My eldest brother, Pat, had been standing across from me on the other side of the semi-circle. Although us four kids hadn’t planned ahead of time specifically who would place the urn in the grave, when George and Doug stepped forward to do so, it felt right. Afterwards, both Pat and I remarked on how beautifully it had all just…unfolded.

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Maryanne at lunch at Chateau Laurier

After the interment, we all went to the Chateau Laurier for a delightful reception lunch on the Terrace. We drank Manhattan’s, reminisced, got caught up with extended family – all on my Dad’s side – and laughed the afternoon away. My Mom was an only child but had made sure we stayed in touch with our Dad’s brothers and their families, even though she and Dad had been divorced since 1974 – and my Dad’s family lived in Eastern Canada while we were in the West.

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Sylvie, Doug & Karen toasting Mom

But perhaps it was because she was an only child that my Mom understood so well the importance of family. She also knew that people don’t stay connected without effort – hence the second farewell party in Ottawa. After lunch at the Chateau, my brothers and their families and I all went for a swim and drinks by the pool. Later that evening we went out for dinner but as we were standing on the street, trying to choose a restaurant, the skies again opened up and we got soaked.

Our week in Ottawa didn’t just honour our Mom’s final wishes; it exemplified a life well-lived…a mad mix of sadness and joy, laughter and tears, reminiscing and story-telling, compromise and collaboration, getting lost and finding our way again, sunshine and rain. Our time together was a wonderful reminder that the indelible spirit of an incredibly strong woman lives on in all of us. That fabulous Roman candle burns on 🙂

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Mom having tea at the Empress, Victoria, 2012

I also realized that it isn’t just our similarities and shared memories that bond us but also our differences…for that, my brothers keep reminding me, is where perspective comes from.

Of course, hanging out in a cemetery is another effective teacher of perspective. There’s nothing quite like a headstone to remind us that every party – even the best ones – must come to an end, so we better be enjoying and appreciating the one we’re at.

I don’t know when my party will end. Like my Mom, however, I do know where my physical remains will end up. In fact, I visit my final resting place every few months when I visit John’s grave at Queen’s Park Cemetery in Calgary. It’s a tangible reminder that the party will end, I just don’t know when – so I better make each day count. For just as my Mom not having siblings helps me appreciate my family, so, too, does John’s life being cut short at 32 help me appreciate the time that I still have.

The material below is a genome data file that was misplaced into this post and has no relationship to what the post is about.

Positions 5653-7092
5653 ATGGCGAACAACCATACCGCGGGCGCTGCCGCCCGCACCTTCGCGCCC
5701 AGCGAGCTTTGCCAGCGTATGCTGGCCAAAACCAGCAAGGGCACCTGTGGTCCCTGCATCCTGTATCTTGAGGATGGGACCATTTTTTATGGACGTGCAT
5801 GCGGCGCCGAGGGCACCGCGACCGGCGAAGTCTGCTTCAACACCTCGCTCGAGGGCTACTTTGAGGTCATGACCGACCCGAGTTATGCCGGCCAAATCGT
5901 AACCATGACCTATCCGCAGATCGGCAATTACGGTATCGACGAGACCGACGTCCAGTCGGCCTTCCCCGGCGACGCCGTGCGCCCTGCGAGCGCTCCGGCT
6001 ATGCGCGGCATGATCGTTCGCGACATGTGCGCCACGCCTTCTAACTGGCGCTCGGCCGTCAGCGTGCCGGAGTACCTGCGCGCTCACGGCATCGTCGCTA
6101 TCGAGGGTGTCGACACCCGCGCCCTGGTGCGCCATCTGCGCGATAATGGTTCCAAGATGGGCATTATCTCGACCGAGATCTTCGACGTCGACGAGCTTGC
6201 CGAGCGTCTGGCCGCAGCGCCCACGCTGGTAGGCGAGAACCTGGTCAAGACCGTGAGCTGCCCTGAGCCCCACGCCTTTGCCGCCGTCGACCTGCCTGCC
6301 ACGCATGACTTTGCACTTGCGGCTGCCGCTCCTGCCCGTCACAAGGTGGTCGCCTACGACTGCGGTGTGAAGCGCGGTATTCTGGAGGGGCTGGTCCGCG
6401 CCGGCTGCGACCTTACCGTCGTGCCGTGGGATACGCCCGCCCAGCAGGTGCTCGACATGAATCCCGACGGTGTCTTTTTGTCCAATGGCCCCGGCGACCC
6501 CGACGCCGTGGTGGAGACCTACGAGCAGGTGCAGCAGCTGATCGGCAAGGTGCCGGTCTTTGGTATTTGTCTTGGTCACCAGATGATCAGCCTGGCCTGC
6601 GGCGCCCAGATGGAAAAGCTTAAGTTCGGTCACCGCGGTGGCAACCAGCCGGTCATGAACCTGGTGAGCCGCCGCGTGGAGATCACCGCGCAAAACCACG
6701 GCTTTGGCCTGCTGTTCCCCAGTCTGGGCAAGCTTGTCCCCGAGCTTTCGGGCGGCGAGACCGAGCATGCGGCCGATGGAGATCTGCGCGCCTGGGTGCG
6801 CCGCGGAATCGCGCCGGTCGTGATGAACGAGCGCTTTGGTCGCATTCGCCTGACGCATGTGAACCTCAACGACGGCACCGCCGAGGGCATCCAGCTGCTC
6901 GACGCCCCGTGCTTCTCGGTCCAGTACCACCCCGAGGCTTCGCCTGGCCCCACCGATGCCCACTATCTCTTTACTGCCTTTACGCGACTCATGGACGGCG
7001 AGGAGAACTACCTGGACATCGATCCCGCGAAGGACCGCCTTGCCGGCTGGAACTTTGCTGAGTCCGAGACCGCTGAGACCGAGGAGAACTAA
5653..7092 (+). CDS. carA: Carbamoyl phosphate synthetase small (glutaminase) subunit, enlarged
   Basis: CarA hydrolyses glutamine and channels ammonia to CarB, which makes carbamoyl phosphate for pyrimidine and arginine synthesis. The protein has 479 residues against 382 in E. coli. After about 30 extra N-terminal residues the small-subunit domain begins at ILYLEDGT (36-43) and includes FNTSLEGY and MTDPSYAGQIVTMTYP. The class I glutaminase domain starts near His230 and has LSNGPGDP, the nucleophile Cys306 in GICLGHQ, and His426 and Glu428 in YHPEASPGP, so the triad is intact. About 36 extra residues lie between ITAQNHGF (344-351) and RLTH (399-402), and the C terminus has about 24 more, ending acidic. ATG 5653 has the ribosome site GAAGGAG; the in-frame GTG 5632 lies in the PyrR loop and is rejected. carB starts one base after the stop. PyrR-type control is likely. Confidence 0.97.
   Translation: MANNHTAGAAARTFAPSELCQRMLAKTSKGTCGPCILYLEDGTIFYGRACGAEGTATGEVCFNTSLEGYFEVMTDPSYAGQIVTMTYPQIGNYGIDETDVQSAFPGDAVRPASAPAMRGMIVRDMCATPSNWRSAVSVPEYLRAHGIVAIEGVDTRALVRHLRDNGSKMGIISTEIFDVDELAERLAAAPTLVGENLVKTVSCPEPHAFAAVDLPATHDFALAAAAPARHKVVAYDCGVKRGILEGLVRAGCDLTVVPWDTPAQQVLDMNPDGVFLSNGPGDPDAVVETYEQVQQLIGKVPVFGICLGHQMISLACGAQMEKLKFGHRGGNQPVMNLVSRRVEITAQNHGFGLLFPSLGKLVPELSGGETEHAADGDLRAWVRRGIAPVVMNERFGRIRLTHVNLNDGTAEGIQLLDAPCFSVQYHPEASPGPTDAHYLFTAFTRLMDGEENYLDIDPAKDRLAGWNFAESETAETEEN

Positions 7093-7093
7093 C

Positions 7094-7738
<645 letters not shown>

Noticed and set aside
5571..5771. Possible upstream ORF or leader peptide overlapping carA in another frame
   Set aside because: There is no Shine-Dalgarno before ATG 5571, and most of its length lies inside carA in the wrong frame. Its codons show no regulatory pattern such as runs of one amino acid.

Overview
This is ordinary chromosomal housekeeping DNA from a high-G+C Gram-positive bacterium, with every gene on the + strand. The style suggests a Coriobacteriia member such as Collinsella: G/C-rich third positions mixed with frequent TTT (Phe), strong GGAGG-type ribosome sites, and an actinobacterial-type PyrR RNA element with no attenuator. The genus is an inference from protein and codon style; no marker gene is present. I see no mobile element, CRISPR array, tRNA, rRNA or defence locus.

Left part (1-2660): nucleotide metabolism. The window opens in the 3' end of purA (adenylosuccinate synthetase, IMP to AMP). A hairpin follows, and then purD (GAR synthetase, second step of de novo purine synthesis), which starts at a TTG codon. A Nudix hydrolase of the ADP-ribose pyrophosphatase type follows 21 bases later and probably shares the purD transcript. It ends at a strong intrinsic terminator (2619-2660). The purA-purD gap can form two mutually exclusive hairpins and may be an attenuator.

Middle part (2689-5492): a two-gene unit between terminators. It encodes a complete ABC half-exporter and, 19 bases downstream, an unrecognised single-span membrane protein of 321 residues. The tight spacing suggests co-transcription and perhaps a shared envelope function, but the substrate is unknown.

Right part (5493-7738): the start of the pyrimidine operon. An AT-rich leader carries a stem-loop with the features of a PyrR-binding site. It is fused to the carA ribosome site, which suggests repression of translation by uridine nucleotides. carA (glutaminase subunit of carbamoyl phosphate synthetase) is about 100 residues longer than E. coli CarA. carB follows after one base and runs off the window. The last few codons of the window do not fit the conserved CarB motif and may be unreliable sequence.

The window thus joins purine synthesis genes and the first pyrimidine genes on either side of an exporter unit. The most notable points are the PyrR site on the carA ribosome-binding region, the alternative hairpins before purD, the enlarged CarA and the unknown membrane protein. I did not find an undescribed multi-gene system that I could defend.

However, just in case I haven’t been paying close enough attention – and taking notes – the Universe threw in yet another not-so-friendly reminder about the brevity of life. On the drive back to Timmins from Ottawa, my brother, Pat, and his partner, Mary, were in a near head-on collision on the highway and ended up in a farmer’s field. Both cars were totalled.

“We’re pretty bruised up,” Pat told me on the phone. “But it’s unbelievable we walked away from that.”

The occupants in the other car were also treated for minor injuries. The driver of the pick-up, who caused the crash by passing unsafely, was charged with careless driving.

I love my life; for the most part, my party is a heck of a lot of fun these days. If I died tomorrow, I would be okay with that. What terrifies me far more than my own death is the threat of my favourite people leaving the party too soon. I weathered the recent deaths of my Mom and dog, Soda, fairly well because in the game of life, those were fair and acceptable. Losing loved ones in the prime of life due to other people’s stupidity, however, does not bode well.

But the older I get, the more I realize that life is going to unfold the way it is going to unfold. And it won’t always be beautiful. I just have to remind myself that although we can’t always control what happens, we can control how we respond to what happens – and what lessons we choose to learn. With enough searching, perhaps there is even beauty to be found…but again, that’s where the perspective comes in.

Canal in Ottawa

Ottawa canal at dusk

Maryanne Pope is the author of A Widow’s Awakening and the upcoming book, Barrier Removed; A Tough Love Guide to Achieving Your Dreams. Maryanne also writes screenplays and play scripts, including the play, Saviour. She is the CEO of Pink Gazelle Productions and the Chair of the John Petropoulos Memorial Fund.

published in Health, Inspiration, Life Balance, Weekly Words of Wisdom by Maryanne | May 29, 2014 | 1 Comment

 

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“You did not come to sit on the sidelines and watch. You came to dance.”

Veronica Hay, Magazine of People and Possibilities

dirty shoes pic

Here is the link to view the May 28th WWOW, “Confessions of a Dirty Shoe Dancer.”